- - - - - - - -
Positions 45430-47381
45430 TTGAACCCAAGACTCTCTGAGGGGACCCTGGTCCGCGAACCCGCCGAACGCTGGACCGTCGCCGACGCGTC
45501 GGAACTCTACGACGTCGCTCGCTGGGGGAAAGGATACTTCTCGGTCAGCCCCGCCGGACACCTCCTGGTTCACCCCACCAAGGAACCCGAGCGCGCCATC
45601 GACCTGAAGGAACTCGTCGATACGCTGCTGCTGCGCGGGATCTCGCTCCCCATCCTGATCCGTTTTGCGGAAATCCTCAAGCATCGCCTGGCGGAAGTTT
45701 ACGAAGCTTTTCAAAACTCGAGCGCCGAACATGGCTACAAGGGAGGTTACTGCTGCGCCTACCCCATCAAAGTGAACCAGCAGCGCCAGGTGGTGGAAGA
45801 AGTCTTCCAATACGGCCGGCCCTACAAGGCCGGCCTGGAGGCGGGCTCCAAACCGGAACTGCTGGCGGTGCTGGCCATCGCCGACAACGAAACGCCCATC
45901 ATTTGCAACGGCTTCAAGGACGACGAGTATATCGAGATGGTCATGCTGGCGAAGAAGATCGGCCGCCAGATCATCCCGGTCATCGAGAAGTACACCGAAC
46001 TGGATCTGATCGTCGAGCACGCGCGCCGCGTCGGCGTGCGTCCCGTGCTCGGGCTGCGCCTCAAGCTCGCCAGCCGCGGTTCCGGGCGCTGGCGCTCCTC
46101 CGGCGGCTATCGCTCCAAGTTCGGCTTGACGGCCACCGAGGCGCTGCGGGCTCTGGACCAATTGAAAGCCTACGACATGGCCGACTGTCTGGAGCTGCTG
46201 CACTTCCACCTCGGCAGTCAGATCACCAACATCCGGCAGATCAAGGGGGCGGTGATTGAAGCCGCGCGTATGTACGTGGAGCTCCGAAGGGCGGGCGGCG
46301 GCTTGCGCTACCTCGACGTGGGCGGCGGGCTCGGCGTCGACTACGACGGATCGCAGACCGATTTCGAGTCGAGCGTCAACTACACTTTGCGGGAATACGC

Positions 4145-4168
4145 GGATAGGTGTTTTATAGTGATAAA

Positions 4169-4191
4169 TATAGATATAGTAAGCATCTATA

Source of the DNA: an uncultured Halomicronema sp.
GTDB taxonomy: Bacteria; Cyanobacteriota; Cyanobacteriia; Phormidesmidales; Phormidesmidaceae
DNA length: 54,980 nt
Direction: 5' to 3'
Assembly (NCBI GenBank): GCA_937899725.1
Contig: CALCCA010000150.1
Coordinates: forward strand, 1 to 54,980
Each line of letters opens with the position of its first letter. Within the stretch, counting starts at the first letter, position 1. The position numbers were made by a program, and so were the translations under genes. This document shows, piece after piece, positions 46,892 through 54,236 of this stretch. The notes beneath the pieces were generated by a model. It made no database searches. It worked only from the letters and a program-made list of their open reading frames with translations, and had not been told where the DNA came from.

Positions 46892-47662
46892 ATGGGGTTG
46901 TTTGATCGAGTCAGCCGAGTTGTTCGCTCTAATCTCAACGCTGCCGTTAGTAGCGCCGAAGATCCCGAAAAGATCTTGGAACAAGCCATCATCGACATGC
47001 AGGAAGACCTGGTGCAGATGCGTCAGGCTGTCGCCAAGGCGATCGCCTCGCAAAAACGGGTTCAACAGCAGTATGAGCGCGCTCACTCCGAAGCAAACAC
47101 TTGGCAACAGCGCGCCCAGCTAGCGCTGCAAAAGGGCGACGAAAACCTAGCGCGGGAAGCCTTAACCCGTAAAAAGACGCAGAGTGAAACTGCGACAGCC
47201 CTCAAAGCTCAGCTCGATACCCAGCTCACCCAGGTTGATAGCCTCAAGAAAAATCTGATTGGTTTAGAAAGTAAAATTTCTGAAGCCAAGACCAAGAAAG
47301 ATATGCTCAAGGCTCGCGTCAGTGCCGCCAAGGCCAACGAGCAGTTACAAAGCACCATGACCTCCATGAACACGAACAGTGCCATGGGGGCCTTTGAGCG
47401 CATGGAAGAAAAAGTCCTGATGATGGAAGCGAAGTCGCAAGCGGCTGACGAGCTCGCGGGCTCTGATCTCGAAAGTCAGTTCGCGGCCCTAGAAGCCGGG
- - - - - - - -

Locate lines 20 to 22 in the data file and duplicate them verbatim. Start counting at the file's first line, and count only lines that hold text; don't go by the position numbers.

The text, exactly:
Assembly (NCBI GenBank): GCA_937899725.1
Contig: CALCCA010000150.1
Coordinates: forward strand, 1 to 54,980